Horror On TV: One Step Beyond 1.19 “The Captain’s Guests” (dir by John Newland)

On tonight’s episode of One Step Beyond, a couple moves into a house on the coast.  Everyone tells them that the house is haunted but the couple refuses to believe them.  After all, everyone knows how superstitious people are in New England.  I mean, Stephen King had to pick it up from somewhere, right?

However, after moving into the house, the couple starts to realize that they are not alone….

According to the show’s host, John Newland, this is based on a true story (maybe)!

This episode originally aired on May 26th, 1959.  The husband is played by Robert Webber, who also played Juror #12 in Sidney Lumet’s 12 Angry Men.


We All Float Down Here: Graveyard Shift (1990, directed by Ralph S. Singleton)

The old textile mill has a problem.  The people who work there keep dying, especially the ones who work the night shift.  The mill has another problem.  It’s become infested with rats.  Just stepping into the mill means you’re running the risk of having a rat fall through the ceiling and land on your head.  The evil mill foreman, Warwick (Stephen Macht), puts together a cleanup crew to work overnight and take care of the infestation.  Idealistic drifter John Hall (David Andrews) is hired to help and soon discovers that there’s something even bigger than a rat living underneath the mill.  Unfortunately, by the time that John makes his discovery, almost everyone else is dead and Warwick, having had an Apocalypse Now-style breakdown, is painting his face with muck and trying to kill whoever’s left.

This is a weak film adaptation of a throw-away Stephen King short story.  That the film itself is clearly not meant to taken seriously doesn’t make it any better.  The only thing that this film has to recommend it is Brad Dourif, who has an extended cameo as a crazy exterminator named Tucker Cleveland.  Cleveland knows everything about how rats have been weaponized over the years and he will be more than happy to explain every detail.  It’s too bad that Dourif does not have a bigger role because the movie is lot less entertaining when he’s not around.  If you do watch Graveyard Shift, stick around for the end credits so you can hear the theme song that is made up of samples of dialogue from the movie.

Horror Scenes That I Love: Trish Van Devere Explores The House In The Changeling

Since it’s Thanksgiving in Canada, it seems appropriate that today’s horror scene that I love should come from one of the best Canadian horror films of all time and….


No, it’s not the disco scene from Prom Night!  Anyway, I’ve already shared that scene like a thousand times….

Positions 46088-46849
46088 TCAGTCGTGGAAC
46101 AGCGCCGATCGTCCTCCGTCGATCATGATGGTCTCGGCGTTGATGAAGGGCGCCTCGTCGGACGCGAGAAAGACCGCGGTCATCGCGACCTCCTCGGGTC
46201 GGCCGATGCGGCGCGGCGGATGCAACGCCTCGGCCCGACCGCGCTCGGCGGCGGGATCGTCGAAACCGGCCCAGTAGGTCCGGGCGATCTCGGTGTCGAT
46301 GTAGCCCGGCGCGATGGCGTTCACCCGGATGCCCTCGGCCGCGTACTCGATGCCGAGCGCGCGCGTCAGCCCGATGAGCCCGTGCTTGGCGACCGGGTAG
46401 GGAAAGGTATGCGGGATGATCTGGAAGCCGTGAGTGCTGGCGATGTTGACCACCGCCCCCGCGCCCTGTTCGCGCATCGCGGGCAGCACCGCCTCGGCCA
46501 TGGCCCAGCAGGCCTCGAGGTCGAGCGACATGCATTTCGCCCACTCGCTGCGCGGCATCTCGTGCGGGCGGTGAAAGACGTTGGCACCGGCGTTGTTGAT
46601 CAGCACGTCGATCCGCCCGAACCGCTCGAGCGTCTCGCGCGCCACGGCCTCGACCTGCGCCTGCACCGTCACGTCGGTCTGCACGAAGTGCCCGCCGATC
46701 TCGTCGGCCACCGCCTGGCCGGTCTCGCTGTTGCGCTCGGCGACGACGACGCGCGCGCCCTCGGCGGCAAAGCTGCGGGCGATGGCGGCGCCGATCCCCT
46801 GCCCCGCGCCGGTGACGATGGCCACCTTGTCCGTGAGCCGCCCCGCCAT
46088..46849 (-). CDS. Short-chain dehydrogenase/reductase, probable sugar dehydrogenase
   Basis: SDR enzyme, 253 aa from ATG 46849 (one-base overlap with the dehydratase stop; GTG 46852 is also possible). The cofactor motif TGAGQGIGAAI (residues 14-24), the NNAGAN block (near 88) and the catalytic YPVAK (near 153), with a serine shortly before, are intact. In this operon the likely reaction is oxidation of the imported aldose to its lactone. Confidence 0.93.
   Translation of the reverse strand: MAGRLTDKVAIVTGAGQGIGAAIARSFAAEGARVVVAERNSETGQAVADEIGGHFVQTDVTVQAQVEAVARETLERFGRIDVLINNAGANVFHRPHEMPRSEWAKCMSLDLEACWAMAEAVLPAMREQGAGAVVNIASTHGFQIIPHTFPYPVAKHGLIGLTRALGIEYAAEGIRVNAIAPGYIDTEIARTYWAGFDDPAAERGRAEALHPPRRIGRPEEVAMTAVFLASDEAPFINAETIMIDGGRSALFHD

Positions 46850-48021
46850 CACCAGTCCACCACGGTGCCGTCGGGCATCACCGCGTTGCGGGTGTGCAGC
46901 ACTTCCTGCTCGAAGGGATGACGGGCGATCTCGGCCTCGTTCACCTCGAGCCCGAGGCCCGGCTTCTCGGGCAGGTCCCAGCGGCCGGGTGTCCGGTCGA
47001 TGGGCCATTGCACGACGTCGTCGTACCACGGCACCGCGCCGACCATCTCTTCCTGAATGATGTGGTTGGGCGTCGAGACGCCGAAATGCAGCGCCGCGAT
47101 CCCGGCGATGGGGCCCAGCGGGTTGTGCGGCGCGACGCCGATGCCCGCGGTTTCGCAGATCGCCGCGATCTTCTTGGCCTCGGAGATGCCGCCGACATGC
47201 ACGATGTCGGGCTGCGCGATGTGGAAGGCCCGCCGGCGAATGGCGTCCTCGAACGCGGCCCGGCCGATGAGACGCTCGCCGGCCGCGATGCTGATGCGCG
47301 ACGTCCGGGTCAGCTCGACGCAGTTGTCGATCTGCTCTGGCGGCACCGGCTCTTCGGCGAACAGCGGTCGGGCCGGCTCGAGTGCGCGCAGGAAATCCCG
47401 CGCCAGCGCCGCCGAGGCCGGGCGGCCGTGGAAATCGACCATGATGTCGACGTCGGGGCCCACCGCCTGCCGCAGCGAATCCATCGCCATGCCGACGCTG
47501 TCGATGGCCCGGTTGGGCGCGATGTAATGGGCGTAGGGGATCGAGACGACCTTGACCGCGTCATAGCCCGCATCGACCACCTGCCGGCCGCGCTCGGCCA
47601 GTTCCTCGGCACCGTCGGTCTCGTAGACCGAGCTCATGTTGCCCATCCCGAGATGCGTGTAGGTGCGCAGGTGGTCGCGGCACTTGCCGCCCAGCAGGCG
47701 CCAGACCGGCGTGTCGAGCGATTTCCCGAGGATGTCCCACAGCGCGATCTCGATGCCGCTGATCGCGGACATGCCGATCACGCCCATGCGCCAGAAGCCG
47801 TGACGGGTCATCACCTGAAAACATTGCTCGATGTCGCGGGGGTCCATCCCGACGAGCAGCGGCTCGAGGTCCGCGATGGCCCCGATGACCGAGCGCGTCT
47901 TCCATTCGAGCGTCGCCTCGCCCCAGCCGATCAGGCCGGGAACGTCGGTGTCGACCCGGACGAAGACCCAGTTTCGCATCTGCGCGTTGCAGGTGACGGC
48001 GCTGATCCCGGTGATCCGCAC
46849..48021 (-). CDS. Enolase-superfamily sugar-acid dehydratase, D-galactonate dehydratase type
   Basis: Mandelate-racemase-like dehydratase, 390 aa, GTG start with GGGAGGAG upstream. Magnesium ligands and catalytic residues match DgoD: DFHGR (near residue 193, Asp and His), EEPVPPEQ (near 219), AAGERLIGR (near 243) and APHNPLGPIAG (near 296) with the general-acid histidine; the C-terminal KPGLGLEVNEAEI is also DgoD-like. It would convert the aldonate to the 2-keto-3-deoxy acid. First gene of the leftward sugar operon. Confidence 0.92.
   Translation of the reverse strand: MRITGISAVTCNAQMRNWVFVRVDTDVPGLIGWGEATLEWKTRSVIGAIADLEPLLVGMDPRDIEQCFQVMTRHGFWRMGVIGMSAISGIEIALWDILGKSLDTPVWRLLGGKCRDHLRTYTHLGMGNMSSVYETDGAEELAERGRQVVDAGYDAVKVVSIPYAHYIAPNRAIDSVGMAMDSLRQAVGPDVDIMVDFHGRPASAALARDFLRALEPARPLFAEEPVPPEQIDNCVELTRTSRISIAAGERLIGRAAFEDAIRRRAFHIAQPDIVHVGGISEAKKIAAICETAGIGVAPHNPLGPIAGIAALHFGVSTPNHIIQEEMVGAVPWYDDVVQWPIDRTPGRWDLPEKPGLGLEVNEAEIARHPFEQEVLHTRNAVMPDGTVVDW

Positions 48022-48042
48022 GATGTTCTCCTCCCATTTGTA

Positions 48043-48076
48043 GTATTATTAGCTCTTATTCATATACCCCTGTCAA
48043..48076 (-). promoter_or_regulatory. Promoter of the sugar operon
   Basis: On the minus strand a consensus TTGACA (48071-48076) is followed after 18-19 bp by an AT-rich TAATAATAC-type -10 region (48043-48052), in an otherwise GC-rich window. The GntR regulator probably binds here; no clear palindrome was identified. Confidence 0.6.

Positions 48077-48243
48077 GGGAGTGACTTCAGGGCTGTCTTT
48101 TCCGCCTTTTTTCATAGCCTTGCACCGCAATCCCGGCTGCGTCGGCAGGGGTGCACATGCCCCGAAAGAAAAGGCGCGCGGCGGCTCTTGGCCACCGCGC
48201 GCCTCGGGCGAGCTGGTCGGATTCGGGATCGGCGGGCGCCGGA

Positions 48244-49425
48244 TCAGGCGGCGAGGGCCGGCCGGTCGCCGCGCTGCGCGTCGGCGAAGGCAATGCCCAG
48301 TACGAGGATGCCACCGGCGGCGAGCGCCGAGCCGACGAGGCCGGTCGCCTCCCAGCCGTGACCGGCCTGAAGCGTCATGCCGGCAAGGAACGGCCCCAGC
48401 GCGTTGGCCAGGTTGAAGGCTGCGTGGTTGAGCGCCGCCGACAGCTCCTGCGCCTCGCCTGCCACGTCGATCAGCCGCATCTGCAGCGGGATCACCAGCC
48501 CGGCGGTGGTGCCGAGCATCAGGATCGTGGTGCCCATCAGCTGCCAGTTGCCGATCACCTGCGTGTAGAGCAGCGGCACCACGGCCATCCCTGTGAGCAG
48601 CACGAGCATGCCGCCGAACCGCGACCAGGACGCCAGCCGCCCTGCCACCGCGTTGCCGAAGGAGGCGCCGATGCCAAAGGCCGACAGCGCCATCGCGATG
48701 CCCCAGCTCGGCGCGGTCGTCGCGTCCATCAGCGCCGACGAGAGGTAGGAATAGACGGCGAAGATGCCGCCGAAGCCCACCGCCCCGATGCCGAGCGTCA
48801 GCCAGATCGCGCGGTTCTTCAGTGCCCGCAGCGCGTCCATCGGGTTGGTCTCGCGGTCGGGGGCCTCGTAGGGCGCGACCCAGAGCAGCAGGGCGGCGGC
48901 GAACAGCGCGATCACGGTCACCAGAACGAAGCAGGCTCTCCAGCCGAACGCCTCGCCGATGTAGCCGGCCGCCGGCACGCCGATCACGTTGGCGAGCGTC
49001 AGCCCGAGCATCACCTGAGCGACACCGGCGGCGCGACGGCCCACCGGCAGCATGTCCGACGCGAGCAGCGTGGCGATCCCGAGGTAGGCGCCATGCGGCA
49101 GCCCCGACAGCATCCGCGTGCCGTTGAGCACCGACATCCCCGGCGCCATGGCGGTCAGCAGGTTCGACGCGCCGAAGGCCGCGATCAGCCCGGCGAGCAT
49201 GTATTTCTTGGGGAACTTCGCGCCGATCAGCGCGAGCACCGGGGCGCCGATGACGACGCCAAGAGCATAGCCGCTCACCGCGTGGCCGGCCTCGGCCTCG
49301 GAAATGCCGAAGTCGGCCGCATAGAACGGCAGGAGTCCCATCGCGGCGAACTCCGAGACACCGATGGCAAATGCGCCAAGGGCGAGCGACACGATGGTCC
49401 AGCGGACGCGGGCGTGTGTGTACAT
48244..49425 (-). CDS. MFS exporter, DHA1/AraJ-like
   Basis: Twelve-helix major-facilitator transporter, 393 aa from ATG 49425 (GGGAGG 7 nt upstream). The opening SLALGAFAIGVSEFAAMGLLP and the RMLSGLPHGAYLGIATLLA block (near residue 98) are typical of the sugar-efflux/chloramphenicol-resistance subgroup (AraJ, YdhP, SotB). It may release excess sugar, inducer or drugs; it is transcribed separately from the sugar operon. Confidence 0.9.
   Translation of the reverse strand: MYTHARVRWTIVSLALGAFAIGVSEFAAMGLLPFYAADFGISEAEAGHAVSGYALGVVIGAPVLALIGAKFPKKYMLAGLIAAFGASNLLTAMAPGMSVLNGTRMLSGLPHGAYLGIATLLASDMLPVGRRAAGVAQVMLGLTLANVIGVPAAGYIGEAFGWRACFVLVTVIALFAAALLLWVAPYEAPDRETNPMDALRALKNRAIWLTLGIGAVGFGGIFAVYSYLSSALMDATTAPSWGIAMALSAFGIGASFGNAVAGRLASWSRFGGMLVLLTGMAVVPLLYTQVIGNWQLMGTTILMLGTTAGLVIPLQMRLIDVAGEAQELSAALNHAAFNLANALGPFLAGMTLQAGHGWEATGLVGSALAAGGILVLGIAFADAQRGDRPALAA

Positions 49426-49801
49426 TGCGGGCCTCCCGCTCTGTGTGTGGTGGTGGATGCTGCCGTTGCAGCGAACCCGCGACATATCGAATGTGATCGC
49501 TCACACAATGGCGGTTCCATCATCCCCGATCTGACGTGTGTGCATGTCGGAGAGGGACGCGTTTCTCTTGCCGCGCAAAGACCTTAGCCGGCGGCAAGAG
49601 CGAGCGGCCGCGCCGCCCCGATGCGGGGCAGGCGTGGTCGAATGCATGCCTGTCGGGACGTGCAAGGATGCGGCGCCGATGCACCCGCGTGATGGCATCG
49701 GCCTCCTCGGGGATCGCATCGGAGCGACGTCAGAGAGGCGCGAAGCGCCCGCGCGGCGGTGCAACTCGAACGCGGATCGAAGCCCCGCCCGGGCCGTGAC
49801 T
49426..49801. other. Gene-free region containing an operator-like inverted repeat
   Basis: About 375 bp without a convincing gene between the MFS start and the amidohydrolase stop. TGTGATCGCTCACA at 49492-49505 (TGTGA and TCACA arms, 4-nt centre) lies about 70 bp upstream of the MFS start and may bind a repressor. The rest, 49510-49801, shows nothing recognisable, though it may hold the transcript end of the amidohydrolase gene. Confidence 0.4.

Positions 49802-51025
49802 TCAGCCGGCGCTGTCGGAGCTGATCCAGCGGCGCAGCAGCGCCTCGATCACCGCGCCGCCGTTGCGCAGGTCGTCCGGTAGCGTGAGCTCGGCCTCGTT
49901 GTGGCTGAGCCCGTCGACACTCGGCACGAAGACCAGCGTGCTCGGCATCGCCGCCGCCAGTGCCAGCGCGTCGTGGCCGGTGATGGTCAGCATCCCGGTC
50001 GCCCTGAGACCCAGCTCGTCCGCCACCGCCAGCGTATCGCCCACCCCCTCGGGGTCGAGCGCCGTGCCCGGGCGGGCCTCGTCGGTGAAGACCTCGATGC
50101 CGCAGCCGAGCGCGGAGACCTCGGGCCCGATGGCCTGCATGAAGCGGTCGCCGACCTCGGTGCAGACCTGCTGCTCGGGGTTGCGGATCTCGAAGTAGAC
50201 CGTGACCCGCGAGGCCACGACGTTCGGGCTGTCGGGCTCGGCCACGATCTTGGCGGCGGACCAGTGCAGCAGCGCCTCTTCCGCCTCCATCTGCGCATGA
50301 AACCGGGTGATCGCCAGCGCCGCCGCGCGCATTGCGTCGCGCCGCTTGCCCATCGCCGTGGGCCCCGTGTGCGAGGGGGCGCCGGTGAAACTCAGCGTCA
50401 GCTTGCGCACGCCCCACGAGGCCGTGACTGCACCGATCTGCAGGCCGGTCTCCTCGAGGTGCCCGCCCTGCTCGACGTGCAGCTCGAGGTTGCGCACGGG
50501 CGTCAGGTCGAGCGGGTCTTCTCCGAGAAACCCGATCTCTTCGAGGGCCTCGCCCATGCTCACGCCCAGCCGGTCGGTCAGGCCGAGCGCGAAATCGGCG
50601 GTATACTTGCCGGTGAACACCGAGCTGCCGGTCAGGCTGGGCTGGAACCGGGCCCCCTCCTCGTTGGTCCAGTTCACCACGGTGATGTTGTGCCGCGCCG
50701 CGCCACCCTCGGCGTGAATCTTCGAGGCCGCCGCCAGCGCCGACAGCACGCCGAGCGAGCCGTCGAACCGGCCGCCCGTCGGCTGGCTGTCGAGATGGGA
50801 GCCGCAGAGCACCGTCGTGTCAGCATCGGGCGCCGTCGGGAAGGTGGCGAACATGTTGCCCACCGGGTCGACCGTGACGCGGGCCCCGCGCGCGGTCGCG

No, this scene is from the 1980 film, The Changeling.  Directed by Peter Medak, the film is about a house that’s haunted by the spirit of a boy who was murdered there decades ago.  When George C. Scott moves into the house, he discovers the truth about not just the murder but the political conspiracy that led to it.  It’s a really good movie.  You should watch it.

Anyway, in this atmospheric scene, Trish Van Devere explores the house.  It’s always a bit strange to watch a horror scene devoid of context but let me just say that The Changeling is such an atmopsheric and intense ghost film that you’ll never want to wander around a potentially haunted house again once you’ve seen it!

Halloween Havoc!: DRACULA’S DAUGHTER (Universal 1936)

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After the success of BRIDE OF FRANKENSTEIN , Universal decided it was time for a sequel to everybody’s favorite vampire, Dracula , with James Whale scheduled to direct. Whale opted out, putting DRACULA’S DAUGHTER in the hands of Lambert Hillyer , an old pro who dated back to silent William S. Hart Westerns, and was more comfortable with sagebrush sagas than Gothic horror. The result was an uneven film saved by Gloria Holden’s performance as the title character, Countess Marya Zaleska.

I’ll give Hillyer credit for some atmospheric scenes scattered throughout the movie. The opening scene at Carfax Abbey, cobwebbed as ever, picks up where DRACULA left off, with Edward Van Sloan’s Van Helsing (inexplicably renamed Von Helsing here) caught by constables shortly after staking the undead Count. The Countess burning the body of her vampiric father, hoping to free herself of her curse, is spooky, as is the return…

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4 Shots From 4 Canadian Horror Films: The Changeling, Prom Night, Videodrome, Cube

4 Shots From 4 Films is just what it says it is, 4 shots from 4 of our favorite films. As opposed to the reviews and recaps that we usually post, 4 Shots From 4 Films lets the visuals do the talking.

Happy Thanksgiving, Canada!  Today’s edition for 4 Shots From 4 Films is dedicate to you!

4 Shots From 4 Canadian Horror Films

The Changeling (1980, dir by Peter Medak)

Prom Night (1980, dir by Paul Lynch)

Videodrome (1983, dir by David Cronenberg)

Cube (1997, dir by Vincenzo Natali)

Star Trek: The Next Generation, Mirror Broken- Review By Case Wright


Happy Horrorthon!!! This review is going to be a deep dive into eeeeeeevil nerdism.  I understand that not everyone reads this site is a techie nerd, BUUUUUUT I think we have a healthy plurality. Nothing is better than to merge an evil universe with my love of Star Trek.

I’m going to give brief recap of the Star Trek Mirror Universe.  There’s a parallel universe in Star Trek that basically capitalist/imperialist.  In that timeline, humans are aggressive and conquered the Vulcans.  You can tell they are evil because they are avaricious and have beards- Think if Seattle/Portland went less drum circle and went more Roman.  It’s common to kill your superior to advance in the chain of command, it’s totally capitalist, and more fun in some ways because it’s a lot less model UN and much more Model Viking.

The evil universe never appeared in the Next Generation, but it did appear in Star Trek: The Original Series and then the second tier properties of Enterprise, Deep Space Nine and Voyager.  In those second tier properties, they set up a timeline that when the “Good Kirk” encouraged Spock to be reformist, it worked.  Too bad for Earth because the Empire got attacked by the other Alien Races we conquered and now Humans are pushed back to their solar system and will likely to be conquered.

Where there’s life, there’s hope.  In this comic, the writers Steven and David Tipton imagine if Jean Luc Picard was an uncompromising badass who is determined to bring the Terran Empire back to its former glory. How does he do this besides being really JACKED? Picard sets out to steal the Galaxy Class Enterprise.  This creates a great heist story, but it’s also super fun because it explores all of the old characters from the Next Generation and I mean ALL! There are character that were all but extras in Next Generation that are featured in the background of the book.  There are so many interesting takes on our old heroes.  Barclay is cunning, Data is experimenting with Borg-technology, and Geordie has his paramour from Next Gen, but she’s an alcoholic.  It’s so fun to go down this rabbit hole.